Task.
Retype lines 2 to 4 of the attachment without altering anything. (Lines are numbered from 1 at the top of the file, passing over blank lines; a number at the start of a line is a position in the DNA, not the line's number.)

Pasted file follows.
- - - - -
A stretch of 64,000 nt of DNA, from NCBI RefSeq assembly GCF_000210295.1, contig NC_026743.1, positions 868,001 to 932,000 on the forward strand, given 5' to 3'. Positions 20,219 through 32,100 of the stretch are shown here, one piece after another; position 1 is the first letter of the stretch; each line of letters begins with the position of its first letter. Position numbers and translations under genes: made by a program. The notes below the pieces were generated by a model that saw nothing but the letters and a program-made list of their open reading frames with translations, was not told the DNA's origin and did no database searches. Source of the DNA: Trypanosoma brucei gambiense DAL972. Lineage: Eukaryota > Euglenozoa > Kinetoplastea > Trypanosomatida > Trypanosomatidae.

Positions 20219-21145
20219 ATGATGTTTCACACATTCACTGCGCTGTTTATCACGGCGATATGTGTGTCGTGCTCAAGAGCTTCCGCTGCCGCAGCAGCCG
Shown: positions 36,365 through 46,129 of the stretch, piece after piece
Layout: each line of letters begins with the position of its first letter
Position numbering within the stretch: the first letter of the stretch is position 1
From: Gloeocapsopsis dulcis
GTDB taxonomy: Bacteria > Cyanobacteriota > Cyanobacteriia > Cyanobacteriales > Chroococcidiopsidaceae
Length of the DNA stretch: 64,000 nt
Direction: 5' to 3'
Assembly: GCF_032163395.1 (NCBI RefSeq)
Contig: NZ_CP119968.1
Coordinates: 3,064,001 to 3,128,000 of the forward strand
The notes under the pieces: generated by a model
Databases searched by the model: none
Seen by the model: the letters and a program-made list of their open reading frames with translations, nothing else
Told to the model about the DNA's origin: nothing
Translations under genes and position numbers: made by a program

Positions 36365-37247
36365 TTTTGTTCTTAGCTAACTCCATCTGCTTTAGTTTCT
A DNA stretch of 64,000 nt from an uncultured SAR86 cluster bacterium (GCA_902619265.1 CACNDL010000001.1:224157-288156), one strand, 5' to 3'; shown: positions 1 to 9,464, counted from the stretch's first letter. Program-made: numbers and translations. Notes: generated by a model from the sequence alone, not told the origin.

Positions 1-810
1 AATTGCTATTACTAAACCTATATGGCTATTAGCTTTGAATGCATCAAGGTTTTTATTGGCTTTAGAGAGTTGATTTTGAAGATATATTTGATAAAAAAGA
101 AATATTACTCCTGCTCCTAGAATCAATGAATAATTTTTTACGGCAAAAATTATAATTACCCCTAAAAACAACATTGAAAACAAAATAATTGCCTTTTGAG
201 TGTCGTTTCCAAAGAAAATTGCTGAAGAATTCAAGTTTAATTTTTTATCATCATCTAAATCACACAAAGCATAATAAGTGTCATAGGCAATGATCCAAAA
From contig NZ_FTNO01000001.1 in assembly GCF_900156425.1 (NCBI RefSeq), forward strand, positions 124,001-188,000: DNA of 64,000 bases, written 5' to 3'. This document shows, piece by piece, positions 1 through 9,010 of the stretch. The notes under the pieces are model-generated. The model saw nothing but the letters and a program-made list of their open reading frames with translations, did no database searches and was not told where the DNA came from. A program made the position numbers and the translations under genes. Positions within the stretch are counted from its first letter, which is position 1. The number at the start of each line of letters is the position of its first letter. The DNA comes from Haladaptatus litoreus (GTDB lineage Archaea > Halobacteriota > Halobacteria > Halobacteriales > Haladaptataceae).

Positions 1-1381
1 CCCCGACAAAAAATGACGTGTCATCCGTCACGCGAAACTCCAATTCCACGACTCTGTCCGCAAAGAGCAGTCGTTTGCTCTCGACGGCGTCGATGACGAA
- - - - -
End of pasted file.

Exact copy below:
Positions 20219-21145
20219 ATGATGTTTCACACATTCACTGCGCTGTTTATCACGGCGATATGTGTGTCGTGCTCAAGAGCTTCCGCTGCCGCAGCAGCCG
Shown: positions 36,365 through 46,129 of the stretch, piece after piece